(Reviewed August 29, 2014)
A portrait of modern sanctity which — very oddly, in my view — asks not to be taken too seriously
(Reviewed August 27, 2014)
The movie it took twelve years to make — about a childhood that appears to be taking much, much longer
America: Imagine the World Without Her
(Reviewed July 31, 2014)
Another foray by Dinesh D’Souza into the lists in order to break a lance on President Obama — and Howard Zinn. At least the latter is effectively unhorsed.
(Reviewed June 30, 2014)
An austerely beautiful film by the Anglo-Polish director Pawel Pawlikowski that could hardly be a greater departure from his earlier My Summer of Love
ENTRY from November 20, 2014
"Know thyself" — in the words of the ancient Greek maxim that was inscribed outside the Temple of Apollo at Delphi and once known to all who received the education of a gentleman. It would have been good advice for Matthew Norman, a columnist for London Independent, who apparently did not receive such an education. He writes today with an almost unbelievable smugness and condescension of his own, of the recent death of Sir William Dugdale, an uncle of the British Prime Minister, David Cameron, that he typified his class’s remoteness from everyday life and sympathy with ordinary folk.
In a deeply nebulous way, Sir William’s life hints at the PM’s enduring failure to connect on a gut level with the electorate. Crudely put, the problem is the hoary one of class. But a more nuanced analysis might identify that condescending, patrician attitude towards the rest of us which, however seemly in Sir William’s time, renders his nephew by marriage off-puttingly anachronistic.
What seems particularly to have got up Mr Norman’s nose about the late baronet is this statement in his memoir Settling the Bill (2011) — which the snooty columnist is careful to tell us was privately published. "The thing is, and the Labour Party underestimate it," wrote Sir William, "if you ask the working classes who they want to lead them, they prefer to be led by a duke. I know it’s an unpopular thing to say these days. However, I have learned this from my own experience."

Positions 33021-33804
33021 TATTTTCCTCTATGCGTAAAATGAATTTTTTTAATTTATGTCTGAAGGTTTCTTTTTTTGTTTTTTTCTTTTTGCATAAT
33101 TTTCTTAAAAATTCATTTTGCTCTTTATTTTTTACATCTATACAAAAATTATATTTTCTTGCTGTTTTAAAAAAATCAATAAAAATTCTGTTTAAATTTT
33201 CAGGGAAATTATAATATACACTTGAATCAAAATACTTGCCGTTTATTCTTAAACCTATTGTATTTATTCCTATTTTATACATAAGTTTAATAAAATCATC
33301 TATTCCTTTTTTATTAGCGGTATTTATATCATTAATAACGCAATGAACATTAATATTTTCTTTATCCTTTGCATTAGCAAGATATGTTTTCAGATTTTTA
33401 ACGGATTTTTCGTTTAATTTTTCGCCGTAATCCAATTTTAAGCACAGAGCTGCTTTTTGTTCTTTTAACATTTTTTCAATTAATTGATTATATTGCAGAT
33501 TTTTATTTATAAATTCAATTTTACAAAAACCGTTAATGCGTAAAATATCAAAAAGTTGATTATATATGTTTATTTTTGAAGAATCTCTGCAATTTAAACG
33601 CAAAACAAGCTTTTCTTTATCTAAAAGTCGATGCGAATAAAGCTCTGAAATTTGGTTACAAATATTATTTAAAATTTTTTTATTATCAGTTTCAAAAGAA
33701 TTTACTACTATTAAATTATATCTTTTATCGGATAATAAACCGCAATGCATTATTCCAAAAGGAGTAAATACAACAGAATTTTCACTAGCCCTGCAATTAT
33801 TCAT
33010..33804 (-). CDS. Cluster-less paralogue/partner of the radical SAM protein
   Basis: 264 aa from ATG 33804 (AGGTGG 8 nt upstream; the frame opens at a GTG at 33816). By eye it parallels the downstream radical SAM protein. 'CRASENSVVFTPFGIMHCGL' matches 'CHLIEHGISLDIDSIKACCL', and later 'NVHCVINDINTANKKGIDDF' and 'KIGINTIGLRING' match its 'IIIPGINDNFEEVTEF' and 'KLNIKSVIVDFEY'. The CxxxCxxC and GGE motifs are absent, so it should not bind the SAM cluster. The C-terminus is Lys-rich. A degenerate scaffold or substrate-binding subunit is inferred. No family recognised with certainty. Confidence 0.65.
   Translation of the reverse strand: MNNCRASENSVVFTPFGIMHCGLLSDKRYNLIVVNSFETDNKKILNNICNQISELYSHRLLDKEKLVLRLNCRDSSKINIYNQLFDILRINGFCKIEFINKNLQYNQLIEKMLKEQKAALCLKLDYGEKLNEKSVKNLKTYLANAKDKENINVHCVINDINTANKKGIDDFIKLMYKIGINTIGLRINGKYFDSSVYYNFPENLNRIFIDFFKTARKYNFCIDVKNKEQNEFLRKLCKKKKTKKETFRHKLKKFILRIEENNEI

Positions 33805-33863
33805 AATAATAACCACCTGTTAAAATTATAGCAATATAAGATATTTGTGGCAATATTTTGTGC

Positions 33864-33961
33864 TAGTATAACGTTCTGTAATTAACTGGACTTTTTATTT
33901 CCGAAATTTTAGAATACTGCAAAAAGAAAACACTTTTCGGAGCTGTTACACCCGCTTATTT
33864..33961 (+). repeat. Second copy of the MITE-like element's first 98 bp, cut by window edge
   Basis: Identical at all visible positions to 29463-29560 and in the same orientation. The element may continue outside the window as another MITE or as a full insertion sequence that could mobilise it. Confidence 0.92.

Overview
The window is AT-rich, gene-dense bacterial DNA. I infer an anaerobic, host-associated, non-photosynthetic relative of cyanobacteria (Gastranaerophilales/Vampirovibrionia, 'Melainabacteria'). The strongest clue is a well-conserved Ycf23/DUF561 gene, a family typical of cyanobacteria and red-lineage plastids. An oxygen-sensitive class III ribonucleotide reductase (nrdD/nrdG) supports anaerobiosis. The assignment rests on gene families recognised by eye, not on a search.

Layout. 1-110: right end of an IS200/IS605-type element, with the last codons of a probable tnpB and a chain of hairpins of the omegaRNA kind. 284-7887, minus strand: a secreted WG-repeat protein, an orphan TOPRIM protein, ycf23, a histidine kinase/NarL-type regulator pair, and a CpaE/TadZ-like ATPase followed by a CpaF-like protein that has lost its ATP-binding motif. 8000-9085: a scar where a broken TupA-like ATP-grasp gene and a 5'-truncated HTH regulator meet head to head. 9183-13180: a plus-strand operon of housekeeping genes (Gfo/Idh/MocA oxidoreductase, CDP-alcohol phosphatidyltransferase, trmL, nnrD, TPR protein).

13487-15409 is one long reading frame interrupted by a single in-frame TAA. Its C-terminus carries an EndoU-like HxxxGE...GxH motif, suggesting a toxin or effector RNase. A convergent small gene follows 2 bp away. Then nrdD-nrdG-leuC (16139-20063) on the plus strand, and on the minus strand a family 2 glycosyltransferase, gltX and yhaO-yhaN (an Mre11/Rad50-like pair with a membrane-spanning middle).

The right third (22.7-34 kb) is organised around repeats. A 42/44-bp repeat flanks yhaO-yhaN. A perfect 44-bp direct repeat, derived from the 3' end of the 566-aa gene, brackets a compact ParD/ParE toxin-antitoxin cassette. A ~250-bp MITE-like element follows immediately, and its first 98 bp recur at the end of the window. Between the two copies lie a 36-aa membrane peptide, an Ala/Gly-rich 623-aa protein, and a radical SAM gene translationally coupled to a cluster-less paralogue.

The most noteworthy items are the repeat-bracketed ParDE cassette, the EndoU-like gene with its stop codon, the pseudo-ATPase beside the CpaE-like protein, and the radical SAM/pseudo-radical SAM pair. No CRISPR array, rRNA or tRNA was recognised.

My book Media Madness, is available for order from Encounter Books. Less a polemic than an attempt to understand the origins of the mass media’s folie de grandeur, the book is a warning even to those who are deserting the big networks, newsweeklies and large-circulation dailies not to carry with them into the more attractive world of niche media the undisciplined habits of thought that the old media culture has given rise to. To order this book, click here.
Also available, now in paperback, is Honor, A History, which was first published in 2006. A study of Western cultural artifacts, from the epics of Homer to the movies and TV shows of today, it is focused on explaining why Western ideas of honor developed so differently from those elsewhere — and especially from the savage honor cultures of the Islamic world. The book then goes on to trace the collapse and ultimate rejection of the old Western honor culture from World War I until the present day and to suggest the conditions that would have to prevail for its revival.
The Forgotten Honor of World War I .
October 15, 2014.
On the differences between the rationale for entry into the First World War of Britain and the United States and what they portend — From The New Atlantis of Spring, 2014 ...
Talking to Themselves.
September 30, 2014.
The media just don’t seem to be able to see beyond their naive constitutional attachment to government by brainiacs — From The New Criterion of September, 2014 ...
Oneself in Others.
September 22, 2014.
The unintended consequences of reading George Eliot — From The Weekly Standard of September 22, 2014 ...